The run rate was not even worth a mention. Batting through the entire phase, Violet finished the day unbeaten on 32. Little did the South Africans realise that she had just begun.

It was the same story all over, next day. Marloes fell a mere 3 runs into the morning, but had batted for an hour. She had scored a mere 4, but had managed to see off 71 balls. Soon afterwards, Caroline became the third in the line-up to fall for a two-ball duck. The score read 76 for 6.

And 6 runs later, Annemarie Tanke was run out for a duck — one of the most resilient ducks in history — for it had lasted 51 deliveries. Then the Dutch scored at a breakneck pace as Violet and Mandy Kornet added 18 in a mere half an hour, running hard as if there was no tomorrow. READ: ICC Women’s World Cup 2013 preview: Exciting contest on cards as South Africa face West

Then, after 380 minutes and 378 balls of remorseless concentration and reluctance to hit the ball hard, after an innings that would have put Geoff Boycott and Chris Tavare and Bruce Edgar and Ravi Shastri to shame, Violet succumbed to the off-breaks of Sunette Loubser — for 49.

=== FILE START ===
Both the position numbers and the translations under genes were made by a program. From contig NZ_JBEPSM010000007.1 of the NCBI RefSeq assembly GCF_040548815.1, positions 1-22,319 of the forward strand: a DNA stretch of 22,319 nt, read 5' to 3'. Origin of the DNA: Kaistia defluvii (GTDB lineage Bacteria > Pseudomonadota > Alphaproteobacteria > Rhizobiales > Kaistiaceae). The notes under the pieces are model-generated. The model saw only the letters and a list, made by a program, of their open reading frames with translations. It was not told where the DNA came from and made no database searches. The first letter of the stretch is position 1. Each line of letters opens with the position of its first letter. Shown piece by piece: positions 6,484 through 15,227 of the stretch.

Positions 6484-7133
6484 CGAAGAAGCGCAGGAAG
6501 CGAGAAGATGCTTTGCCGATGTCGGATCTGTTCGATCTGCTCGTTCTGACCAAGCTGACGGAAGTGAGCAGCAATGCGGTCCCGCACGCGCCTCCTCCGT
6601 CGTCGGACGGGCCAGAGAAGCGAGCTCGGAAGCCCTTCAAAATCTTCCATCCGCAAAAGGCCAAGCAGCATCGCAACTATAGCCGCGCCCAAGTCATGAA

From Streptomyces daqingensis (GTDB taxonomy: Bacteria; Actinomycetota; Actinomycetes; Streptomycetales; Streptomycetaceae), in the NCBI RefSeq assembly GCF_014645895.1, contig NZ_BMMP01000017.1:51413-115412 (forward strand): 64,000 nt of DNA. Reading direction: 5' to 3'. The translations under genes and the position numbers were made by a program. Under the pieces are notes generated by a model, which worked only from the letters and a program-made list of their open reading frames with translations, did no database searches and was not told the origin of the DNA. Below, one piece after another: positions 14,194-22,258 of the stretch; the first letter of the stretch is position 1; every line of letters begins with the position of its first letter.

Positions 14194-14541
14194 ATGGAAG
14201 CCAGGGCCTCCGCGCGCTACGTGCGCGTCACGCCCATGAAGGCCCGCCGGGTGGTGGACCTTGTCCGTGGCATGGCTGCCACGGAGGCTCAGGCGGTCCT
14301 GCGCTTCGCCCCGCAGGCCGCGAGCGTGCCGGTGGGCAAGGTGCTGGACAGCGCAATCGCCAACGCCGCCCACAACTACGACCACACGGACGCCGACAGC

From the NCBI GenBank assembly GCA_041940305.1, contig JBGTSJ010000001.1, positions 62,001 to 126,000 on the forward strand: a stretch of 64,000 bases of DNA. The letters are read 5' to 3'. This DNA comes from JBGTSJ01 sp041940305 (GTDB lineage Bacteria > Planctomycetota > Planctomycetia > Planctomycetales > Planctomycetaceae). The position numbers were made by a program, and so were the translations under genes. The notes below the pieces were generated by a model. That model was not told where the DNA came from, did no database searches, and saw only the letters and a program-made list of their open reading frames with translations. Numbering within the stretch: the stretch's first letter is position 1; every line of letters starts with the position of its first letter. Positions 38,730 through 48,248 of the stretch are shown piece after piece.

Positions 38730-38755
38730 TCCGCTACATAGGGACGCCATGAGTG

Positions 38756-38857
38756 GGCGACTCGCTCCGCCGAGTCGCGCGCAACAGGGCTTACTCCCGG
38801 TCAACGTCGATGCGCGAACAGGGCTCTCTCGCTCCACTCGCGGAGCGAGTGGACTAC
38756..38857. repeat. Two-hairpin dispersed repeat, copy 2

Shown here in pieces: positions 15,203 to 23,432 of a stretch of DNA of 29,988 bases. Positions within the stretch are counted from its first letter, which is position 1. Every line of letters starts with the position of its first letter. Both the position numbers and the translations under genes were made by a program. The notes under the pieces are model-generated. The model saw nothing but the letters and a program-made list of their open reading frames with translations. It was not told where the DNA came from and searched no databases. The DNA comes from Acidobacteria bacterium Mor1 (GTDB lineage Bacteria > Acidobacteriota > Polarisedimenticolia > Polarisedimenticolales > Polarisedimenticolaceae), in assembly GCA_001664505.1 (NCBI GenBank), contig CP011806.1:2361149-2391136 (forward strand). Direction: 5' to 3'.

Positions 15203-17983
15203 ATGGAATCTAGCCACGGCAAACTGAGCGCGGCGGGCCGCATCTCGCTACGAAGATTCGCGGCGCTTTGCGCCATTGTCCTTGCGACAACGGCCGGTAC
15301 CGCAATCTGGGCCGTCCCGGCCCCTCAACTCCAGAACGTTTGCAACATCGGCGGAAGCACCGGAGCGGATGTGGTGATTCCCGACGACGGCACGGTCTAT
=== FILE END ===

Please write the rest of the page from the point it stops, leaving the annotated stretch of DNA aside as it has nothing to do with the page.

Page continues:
Soon afterwards, Sunette trapped Jolet leg-before for duck (fifth of the innings) as the hosts were bowled out for 108 — in 123.3 overs. Sunette had toiled hard for her 40.3-18-37-5, which were, somewhat bizarrely, one of the most expensive figures for her side.

Ashlyn, for example, had 11-10-2-0. Marcia had 11-6-7-0; Alicia, 20-12-14-1; Shabnim, 20-11-15-1; and Claire, 14-7-11-2. The only ones to concede over a run an over were Johmari Logtenberg and Daleen, who, between them, conceded 10 from 7 overs.

But all that would have sounded normal, but for the fact that Netherlands Women did not hit a single boundary in a 741-ball innings.

The second crawl

A 124-run merited a hard-hitter at the top, and Susan Benade walked out with Carlene. The pair added 60 in 39 minutes, and after Marloes removed Carlene, captain Cri-Zelda Brits walked out.